ADHD is one of several health conditions that can cause brain fog. Many ADHD symptoms mirror brain fog symptoms. Brain inflammation may be behind some of them. ADHD can also cause sleep disturbances that make brain fog worse.
People with ADHD will have at least two or three of the following challenges: difficulty staying on task, paying attention, daydreaming or tuning out, organizational issues, and hyper-focus, which causes us to lose track of time. ADHD-ers are often highly sensitive and empathic.
People with ADHD often report forgetfulness and difficulty focusing. In turn, those with sluggish cognitive tempo tend to feel spaced out, confused, and lost in thoughts.
ADHD medications — Ritalin, Strattera, Adderall — can cause brain fog symptoms. They can also interfere with sleep, making ADHD symptoms worse.
Many adults and children with ADHD struggle with forgetfulness as an ADHD symptom. Forgetfulness can appear as a part of inattentiveness or just not being able to keep thoughts together.
It's human to forget things occasionally, but for someone with ADHD, forgetfulness tends to occur more often. This can include routinely forgetting where you've put something or what important dates you need to keep. Sometimes forgetfulness can be bothersome but not to the point of causing serious disruptions.
Brain MRI is a new and experimental tool in the world of ADHD research. Though brain scans cannot yet reliably diagnose ADHD, some scientists are using them to identify environmental and prenatal factors that affect symptoms, and to better understand how stimulant medications trigger symptom control vs. side effects.
The core symptoms of ADHD, like impulsivity and inattention, might lead children to behave in ways that can put their health at risk or cause them to forget healthy and protective behaviors.
Memory problems such as forgetfulness and poor working memory are linked to ADHD. People with ADHD may have difficulty encoding and processing information in their working memory, which may lead to problems with long-term memory.
Adults with ADHD may find it difficult to focus and prioritize, leading to missed deadlines and forgotten meetings or social plans. The inability to control impulses can range from impatience waiting in line or driving in traffic to mood swings and outbursts of anger. Adult ADHD symptoms may include: Impulsiveness.
Women with ADHD face the same feelings of being overwhelmed and exhausted as men with ADHD commonly feel. Psychological distress, feelings of inadequacy, low self-esteem, and chronic stress are common. Often, women with ADHD feel that their lives are out of control or in chaos, and daily tasks may seem impossibly huge.
ADHD was the first disorder found to be the result of a deficiency of a specific neurotransmitter — in this case, norepinephrine — and the first disorder found to respond to medications to correct this underlying deficiency. Like all neurotransmitters, norepinephrine is synthesized within the brain.
As you know, one trademark of ADHD is low levels of the neurotransmitter dopamine — a chemical released by nerve cells into the brain. Due to this lack of dopamine, people with ADHD are "chemically wired" to seek more, says John Ratey, M.D., professor of psychiatry at Harvard Medical School in Boston.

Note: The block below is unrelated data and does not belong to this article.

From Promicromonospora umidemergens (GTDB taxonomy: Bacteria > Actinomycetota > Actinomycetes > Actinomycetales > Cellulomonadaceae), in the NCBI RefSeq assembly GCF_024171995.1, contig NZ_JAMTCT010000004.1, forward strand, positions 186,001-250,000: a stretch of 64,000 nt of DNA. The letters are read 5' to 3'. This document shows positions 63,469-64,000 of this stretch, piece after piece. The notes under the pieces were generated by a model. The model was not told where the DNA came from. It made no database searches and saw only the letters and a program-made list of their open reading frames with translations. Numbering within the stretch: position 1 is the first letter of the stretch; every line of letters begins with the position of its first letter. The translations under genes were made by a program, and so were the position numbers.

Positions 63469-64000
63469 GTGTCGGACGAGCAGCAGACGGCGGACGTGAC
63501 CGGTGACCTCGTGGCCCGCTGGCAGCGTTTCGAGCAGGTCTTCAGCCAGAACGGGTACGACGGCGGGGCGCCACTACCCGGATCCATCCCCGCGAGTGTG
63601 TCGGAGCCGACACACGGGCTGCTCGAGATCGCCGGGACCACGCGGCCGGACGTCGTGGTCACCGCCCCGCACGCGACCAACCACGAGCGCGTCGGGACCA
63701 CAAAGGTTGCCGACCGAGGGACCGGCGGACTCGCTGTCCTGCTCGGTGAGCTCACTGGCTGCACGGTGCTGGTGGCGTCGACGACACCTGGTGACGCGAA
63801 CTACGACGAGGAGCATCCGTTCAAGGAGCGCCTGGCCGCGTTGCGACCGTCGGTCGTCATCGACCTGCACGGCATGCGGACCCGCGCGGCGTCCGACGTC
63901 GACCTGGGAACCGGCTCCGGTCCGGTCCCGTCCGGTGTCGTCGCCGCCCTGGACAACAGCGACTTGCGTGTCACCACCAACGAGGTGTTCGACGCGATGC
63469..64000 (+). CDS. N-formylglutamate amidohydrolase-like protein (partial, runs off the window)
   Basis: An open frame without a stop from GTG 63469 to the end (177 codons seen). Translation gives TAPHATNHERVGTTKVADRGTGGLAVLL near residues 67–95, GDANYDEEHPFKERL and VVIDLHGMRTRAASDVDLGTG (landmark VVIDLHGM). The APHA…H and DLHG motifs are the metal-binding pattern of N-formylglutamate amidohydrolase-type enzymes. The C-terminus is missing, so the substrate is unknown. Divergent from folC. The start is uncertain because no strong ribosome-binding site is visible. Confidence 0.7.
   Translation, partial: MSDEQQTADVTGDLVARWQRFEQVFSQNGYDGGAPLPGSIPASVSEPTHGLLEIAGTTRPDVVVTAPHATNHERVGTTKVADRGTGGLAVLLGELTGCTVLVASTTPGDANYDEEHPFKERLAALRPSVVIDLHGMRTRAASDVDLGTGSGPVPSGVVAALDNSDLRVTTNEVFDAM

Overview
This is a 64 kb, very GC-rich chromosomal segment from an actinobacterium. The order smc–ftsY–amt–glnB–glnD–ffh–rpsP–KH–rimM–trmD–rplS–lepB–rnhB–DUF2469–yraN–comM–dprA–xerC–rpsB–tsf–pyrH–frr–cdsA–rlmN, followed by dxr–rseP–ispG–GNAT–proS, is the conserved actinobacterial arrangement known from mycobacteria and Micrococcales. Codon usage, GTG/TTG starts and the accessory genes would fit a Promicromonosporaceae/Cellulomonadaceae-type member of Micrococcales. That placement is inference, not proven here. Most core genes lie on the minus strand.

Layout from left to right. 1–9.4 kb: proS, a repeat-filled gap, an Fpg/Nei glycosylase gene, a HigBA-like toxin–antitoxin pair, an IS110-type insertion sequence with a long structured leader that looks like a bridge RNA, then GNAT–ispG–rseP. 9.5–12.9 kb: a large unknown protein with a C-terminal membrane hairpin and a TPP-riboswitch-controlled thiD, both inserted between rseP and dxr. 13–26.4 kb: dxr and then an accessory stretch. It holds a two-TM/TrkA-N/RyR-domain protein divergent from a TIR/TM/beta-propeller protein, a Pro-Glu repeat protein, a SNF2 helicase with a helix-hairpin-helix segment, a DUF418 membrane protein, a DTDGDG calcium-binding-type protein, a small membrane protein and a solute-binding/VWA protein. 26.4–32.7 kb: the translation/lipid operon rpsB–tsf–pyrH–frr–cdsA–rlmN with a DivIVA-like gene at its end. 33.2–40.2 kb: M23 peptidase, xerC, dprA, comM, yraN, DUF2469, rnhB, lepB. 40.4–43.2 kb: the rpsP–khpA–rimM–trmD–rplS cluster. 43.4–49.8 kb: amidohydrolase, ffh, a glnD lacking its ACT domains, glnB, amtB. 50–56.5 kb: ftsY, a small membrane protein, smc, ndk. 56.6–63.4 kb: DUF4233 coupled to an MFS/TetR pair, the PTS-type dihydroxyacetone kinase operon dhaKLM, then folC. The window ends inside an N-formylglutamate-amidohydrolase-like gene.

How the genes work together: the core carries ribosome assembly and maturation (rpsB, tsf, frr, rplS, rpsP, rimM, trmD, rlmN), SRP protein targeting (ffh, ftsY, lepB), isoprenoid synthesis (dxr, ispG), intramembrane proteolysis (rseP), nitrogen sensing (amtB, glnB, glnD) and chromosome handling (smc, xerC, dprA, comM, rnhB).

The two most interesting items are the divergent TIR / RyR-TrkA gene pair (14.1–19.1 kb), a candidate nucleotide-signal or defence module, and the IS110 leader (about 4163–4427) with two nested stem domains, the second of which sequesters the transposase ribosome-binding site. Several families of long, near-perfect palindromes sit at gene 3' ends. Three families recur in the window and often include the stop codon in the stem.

It can also cause hyperactive or impulsive behavior, and some people with the condition say that it can also cause tiredness. Anecdotal evidence from adults sharing ADHD stories online suggests that many experience brain fog, low motivation, and fatigue.
What is brain fog syndrome? Brain fog is characterized by confusion, forgetfulness, and a lack of focus and mental clarity. This can be caused by overworking, lack of sleep, stress, and spending too much time on the computer.
Individuals with ADHD often experience social difficulties, social rejection, and interpersonal relationship problems as a result of their inattention, impulsivity and hyperactivity. Such negative interpersonal outcomes cause emotional pain and suffering.
Type 6: Ring of Fire ADD
Symptoms: primary ADD symptoms plus extreme moodiness, anger outbursts, oppositional, inflexibility, fast thoughts, excessive talking, and very sensitive to sounds and lights. I named it Ring of Fire after the intense ring of overactivity that I saw in the brains of affected people.
People with ADHD of the inattentive type have trouble paying attention to details, are easily distracted, often have trouble organizing or finishing tasks and often forget routine chores (such as paying bills on time or returning phone calls).
Ask your personal physician for a referral to a health care professional in your community who is qualified to perform ADHD evaluations for adults. It may also be helpful to call a local university-based hospital, a medical school or a graduate school in psychology for recommendations.
A: ADHD brains need more sleep, but find it doubly difficult to achieve restfulness. It is one of those ADHD double whammies: ADHD makes it harder to get enough sleep, and being sleep deprived makes it harder to manage your ADHD (or anything else).
Stimulant medication is widely prescribed to treat ADHD. A small 2012 study showed that stimulant medication may help strengthen the connectivity in your frontal cortex with other parts of your brain, helping with working memory.
Methylphenidate enhances working memory by modulating discrete frontal and parietal lobe regions in the human brain. J Neurosci.